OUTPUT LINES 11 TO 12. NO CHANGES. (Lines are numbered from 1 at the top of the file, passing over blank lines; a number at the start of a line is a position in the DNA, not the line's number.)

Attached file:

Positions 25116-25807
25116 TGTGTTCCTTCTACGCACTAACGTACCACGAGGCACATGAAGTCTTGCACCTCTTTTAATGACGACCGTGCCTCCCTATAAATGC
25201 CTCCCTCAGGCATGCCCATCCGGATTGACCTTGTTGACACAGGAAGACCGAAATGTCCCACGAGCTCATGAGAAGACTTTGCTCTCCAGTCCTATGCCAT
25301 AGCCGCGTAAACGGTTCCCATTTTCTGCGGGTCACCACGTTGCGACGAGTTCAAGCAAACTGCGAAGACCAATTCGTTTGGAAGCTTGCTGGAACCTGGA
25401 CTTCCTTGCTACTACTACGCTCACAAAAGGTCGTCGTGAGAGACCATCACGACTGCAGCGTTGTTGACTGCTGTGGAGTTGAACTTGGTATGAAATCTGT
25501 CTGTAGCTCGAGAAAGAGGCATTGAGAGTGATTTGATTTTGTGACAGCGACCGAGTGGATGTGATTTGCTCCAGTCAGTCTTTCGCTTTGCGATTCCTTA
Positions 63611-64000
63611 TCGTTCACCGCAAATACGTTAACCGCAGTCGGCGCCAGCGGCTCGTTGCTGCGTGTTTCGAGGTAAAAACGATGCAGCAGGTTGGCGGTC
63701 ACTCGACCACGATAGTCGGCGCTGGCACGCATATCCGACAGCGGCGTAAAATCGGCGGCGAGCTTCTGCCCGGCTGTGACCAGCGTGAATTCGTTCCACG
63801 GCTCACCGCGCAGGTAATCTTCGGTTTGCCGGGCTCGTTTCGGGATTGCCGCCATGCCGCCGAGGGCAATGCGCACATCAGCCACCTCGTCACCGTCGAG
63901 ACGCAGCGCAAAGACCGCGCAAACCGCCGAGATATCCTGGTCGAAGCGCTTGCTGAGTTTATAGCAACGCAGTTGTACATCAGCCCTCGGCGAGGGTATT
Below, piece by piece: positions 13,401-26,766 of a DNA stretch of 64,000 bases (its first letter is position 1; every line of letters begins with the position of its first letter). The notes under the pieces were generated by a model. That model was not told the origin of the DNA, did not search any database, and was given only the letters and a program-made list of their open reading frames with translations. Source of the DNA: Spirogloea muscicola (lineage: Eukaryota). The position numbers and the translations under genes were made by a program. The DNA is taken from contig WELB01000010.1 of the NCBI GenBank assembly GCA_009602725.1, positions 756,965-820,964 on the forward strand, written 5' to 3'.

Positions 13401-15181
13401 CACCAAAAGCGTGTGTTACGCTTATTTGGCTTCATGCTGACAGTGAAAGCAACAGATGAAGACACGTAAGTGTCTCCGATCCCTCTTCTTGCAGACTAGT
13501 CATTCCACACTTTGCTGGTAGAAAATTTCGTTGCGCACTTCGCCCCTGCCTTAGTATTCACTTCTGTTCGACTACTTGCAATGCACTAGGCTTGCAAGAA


63901 ACGCAGCGCAAAGACCGCGCAAACCGCCGAGATATCCTGGTCGAAGCGCTTGCTGAGTTTATAGCAACGCAGTTGTACATCAGCCCTCGGCGAGGGTATT
Below, piece by piece: positions 13,401-26,766 of a DNA stretch of 64,000 bases (its first letter is position 1; every line of letters begins with the position of its first letter). The notes under the pieces were generated by a model. That model was not told the origin of the DNA, did not search any database, and was given only the letters and a program-made list of their open reading frames with translations. Source of the DNA: Spirogloea muscicola (lineage: Eukaryota). The position numbers and the translations under genes were made by a program. The DNA is taken from contig WELB01000010.1 of the NCBI GenBank assembly GCA_009602725.1, positions 756,965-820,964 on the forward strand, written 5' to 3'.